American inventor and visionary Doug Engelbart, the father of the computer mouse, died Wednesday morning at the age of 88, as announced by the Computer History Museum.
Engelbart had been a fellow at the museum in Mountain View, California, since 2005. On Wednesday, the museum was notified of his death in an email from his daughter and biographer, Christina.
Technologies like videoconferencing, bitmapped displays, real-time text editing, hypertext that prefigured the World Wide Web, and, of course, the mouse that we still use today were shown at a computer conference in San Francisco, back in 1968 by Engelbart.
This demo famously came to be known as 'the mother of all demos'. One of the biggest advances mentioned during the demo was the mouse. At that time, the mouse was just a wooden shell covering two metal wheels: an 'X-Y position indicator for a display system.' Engelbart developed it in the 1960s and patented in 1970.
The idea of controlling the inside of a computer with an object located outside the system was a revolutionary idea at that time. He conceived the invention so early that he and his colleagues could not benefit much from it. The mouse became commercially available from 1984 onwards. The mouse was tied with the release of Apple's then-revolutionary Macintosh.
His patent on the mouse expired in 1987, 17 years after its invention, and entered the public domain that prevented Egelbart from collecting royalties.
Engelbart said his work was all about "augmenting human intellect" - which means, to increase the capability of a man to approach a complex problem situation and to derive solutions to problems.
Engelbart "brought tremendous value to society", said Curtis R Carlson, the CEO of SRI International. "We will miss his genius, warmth and charm. Doug's legacy is immense. Anyone in the world who uses a mouse or enjoys the productive benefits of a personal computer is indebted to him."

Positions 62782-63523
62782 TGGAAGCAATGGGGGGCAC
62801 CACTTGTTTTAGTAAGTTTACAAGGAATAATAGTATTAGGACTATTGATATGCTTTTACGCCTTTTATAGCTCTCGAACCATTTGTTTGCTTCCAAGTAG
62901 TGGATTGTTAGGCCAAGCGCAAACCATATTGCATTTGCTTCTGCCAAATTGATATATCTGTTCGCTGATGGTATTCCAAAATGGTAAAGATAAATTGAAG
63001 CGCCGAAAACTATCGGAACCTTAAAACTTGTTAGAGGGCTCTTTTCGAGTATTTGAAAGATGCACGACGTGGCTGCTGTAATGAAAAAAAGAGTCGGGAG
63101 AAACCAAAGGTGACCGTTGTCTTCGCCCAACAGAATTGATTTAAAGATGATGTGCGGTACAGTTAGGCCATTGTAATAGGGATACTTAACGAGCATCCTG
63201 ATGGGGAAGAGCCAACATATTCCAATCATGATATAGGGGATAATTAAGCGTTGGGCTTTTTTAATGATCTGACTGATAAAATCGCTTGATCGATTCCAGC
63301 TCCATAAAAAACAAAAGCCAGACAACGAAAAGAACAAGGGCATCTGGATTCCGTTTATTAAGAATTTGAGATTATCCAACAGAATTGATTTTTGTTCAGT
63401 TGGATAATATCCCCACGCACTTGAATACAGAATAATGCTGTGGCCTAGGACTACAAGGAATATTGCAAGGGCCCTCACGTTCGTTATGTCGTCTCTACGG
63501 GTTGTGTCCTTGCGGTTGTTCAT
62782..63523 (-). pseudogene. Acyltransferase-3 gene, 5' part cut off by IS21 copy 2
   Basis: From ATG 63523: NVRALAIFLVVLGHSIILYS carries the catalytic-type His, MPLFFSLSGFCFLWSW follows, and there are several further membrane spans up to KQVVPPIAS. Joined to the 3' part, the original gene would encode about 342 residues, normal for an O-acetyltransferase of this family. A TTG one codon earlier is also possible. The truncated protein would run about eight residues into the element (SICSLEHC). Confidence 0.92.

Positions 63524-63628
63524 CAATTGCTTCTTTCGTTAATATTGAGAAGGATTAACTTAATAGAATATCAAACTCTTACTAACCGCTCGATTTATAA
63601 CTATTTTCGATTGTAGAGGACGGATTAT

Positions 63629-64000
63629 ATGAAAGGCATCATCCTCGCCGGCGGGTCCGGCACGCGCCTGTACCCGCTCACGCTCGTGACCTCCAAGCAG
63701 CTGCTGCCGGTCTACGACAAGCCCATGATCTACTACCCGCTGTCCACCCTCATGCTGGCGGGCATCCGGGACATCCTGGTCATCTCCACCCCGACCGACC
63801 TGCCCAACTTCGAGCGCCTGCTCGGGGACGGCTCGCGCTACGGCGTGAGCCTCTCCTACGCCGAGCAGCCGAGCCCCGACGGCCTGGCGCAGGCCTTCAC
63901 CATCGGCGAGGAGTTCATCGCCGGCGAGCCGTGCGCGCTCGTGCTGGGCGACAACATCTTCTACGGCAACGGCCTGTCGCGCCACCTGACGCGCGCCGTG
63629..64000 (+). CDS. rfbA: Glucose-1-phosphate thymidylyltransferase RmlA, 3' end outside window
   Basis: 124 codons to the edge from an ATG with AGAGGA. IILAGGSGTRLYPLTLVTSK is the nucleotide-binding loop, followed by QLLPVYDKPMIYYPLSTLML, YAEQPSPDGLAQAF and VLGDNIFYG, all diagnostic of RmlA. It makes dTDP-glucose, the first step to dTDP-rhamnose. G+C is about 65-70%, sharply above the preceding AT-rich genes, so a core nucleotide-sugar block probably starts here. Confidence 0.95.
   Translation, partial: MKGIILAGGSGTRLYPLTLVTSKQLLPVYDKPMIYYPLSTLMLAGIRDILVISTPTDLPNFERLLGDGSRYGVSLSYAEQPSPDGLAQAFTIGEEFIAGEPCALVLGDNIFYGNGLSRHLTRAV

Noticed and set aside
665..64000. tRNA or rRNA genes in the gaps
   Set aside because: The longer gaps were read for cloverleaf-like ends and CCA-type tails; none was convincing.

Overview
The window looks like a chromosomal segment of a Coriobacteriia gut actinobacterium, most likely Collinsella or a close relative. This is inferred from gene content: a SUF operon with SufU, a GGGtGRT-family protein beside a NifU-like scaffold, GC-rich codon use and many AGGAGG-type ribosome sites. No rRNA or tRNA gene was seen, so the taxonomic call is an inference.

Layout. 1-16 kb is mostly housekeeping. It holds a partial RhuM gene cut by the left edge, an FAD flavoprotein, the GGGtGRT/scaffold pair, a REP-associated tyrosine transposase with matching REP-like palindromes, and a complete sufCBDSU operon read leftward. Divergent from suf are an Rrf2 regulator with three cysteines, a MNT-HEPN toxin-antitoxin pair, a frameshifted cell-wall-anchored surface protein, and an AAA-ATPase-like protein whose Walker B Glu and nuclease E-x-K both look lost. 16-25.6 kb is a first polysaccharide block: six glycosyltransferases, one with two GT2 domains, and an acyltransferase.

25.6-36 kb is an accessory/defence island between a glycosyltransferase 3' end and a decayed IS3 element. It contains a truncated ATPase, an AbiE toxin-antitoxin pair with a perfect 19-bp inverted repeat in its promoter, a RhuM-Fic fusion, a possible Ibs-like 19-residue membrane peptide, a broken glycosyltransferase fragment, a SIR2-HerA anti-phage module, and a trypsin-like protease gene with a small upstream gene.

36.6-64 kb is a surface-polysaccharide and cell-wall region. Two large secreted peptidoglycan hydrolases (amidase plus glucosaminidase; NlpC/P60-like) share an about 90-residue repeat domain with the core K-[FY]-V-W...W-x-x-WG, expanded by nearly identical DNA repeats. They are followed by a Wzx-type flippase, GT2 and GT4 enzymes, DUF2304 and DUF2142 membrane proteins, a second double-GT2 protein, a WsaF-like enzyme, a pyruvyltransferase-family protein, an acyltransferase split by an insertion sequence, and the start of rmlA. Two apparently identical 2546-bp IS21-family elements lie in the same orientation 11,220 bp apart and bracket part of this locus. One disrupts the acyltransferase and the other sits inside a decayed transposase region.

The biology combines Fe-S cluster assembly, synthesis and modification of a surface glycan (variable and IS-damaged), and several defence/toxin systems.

Although the computer mouse still remains prevalent, its usage is declining as people are increasingly taking control of smartphones and tablets with just a swipe of their finger across a display screen.
Douglas Carl Engelbart was born on 30 January, 1925. He grew up on a small farm near Portland, Oregon. He studied electrical engineering at Oregon State University, taking two years off during the second world war to serve as a Navy electronics and radar technician in the Philippines, as reported by The Guardian.
After the war, Engelbart worked as an electrical engineer for NASA's predecessor, NACA, at its Ames Laboratory. Engelbart left Ames to pursue a PhD in electrical engineering at University of California, Berkeley.
He earned his degree in 1955 and left for a research position at Stanford Research Institute, now SRI International.
He worked in his own lab, the Augmentation Research Centre, which helped develop ARPANet, the government research network that led to the development of the internet.
In 1990, Engelbart founded the Bootstrap Institute, which researches ways to advance collaboration on complex problems, as he was committed to augment human intellect.
Engelbart played down the importance of his inventions. "Many of those firsts came right out of the staff's innovations - even had to be explained to me before I could understand them," he said in a biography written by his daughter. "They deserve more recognition."
In 1997, Engelbart was rewarded with the $500,000 Lemelson-MIT prize as an American inventor. Three years later, President Bill Clinton bestowed him with the National Medal of Technology "for creating the foundations of personal computing".